- Personal Liability Companies: A personal liability company is the one in which the directors and the company are jointly responsible for any debts or liabilities of the company.
- State Owned Companies: A state owned company is a legal entity which is created by the government in order to participate in commercial activities on its behalf.
- Public Companies Ltd: A public limited company has the option to offer its shares to the public, however this is not a mandatory term to start one.
Which companies are exempted from the audit?
Companies which are qualified as small companies under Companies Act 2006 are normally exempted from the audit and to qualify your company as a small company it should meet below mentioned criteria, such as:
- For financial years commencing prior to 1st January 2016:
- The turnover of the company should be less than £6.5 million;
- Gross assets of the group should be less than £3.26 million;
- Employees of the group must be less than 50.
- For financial years commencing on or after 1st January 2016:
- The turnover of the company must be less than £10.2 million;
- Gross assets of the group must be less than £5.1 million;
- Employees of the group must be less than 50.
- Charities: Any charity whose gross annual income is £1,000,000 0r lesser than it for the accounting period which ends on or after 31st March 2015 have the option to opt out from the annual audit.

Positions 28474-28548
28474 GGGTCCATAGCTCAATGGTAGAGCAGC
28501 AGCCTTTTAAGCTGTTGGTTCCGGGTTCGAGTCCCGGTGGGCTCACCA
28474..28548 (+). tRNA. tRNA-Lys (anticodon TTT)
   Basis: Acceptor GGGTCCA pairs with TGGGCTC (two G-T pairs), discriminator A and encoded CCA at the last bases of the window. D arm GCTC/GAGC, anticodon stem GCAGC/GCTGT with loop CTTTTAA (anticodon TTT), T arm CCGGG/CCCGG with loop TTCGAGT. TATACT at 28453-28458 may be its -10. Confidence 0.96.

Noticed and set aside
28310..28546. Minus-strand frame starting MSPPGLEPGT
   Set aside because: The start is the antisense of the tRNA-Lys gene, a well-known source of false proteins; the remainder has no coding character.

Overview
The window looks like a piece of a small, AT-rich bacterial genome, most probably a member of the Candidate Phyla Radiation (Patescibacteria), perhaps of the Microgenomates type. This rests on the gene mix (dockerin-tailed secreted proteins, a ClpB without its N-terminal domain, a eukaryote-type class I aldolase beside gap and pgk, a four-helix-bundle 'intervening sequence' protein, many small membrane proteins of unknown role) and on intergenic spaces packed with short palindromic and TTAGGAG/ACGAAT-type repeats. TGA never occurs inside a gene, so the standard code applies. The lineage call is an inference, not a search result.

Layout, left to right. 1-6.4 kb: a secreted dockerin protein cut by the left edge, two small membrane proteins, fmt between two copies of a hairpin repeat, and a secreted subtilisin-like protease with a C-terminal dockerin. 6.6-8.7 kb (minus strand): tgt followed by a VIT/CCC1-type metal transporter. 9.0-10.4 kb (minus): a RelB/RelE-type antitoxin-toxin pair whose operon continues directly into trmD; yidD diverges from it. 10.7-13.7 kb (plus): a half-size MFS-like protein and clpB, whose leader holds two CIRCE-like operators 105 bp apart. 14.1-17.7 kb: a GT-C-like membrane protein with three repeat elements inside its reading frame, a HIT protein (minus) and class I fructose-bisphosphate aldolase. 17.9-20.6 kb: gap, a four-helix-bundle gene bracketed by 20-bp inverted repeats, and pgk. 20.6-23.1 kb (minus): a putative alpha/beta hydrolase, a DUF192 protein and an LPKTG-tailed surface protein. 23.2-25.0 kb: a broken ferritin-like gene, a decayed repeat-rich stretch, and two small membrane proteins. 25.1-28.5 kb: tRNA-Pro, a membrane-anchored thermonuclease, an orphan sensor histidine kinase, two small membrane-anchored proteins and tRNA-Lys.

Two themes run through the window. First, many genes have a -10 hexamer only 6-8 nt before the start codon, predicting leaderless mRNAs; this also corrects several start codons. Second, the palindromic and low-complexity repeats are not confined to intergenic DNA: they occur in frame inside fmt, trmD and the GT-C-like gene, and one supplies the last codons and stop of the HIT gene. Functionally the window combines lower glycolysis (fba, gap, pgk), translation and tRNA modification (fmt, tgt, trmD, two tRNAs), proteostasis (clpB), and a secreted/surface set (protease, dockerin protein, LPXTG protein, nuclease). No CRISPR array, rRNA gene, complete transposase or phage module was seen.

- Subsidiaries: Subsidiary company within a group can also be exempted from having annual audit provided they meet certain criterias.
However, even if a company meets all the above criteria to be classified as a small company, it still has to do the annual audit in case 10% of its shareholders demand for the same. In this case the shareholders, who need an annual audit, must make their request in writing and send the same to the company’s registered office address. Apart from this, they (10% of shareholders) need to ensure that their request reach the office at least one month prior to the end of the financial year for which the audit has been asked for. Also, in case a small company will have to go through the annual audit in case of below mentioned conditions.
Companies that must have an audit:
- Companies which are involved in industries like insurance etc will always need and have to go through the annual audit process;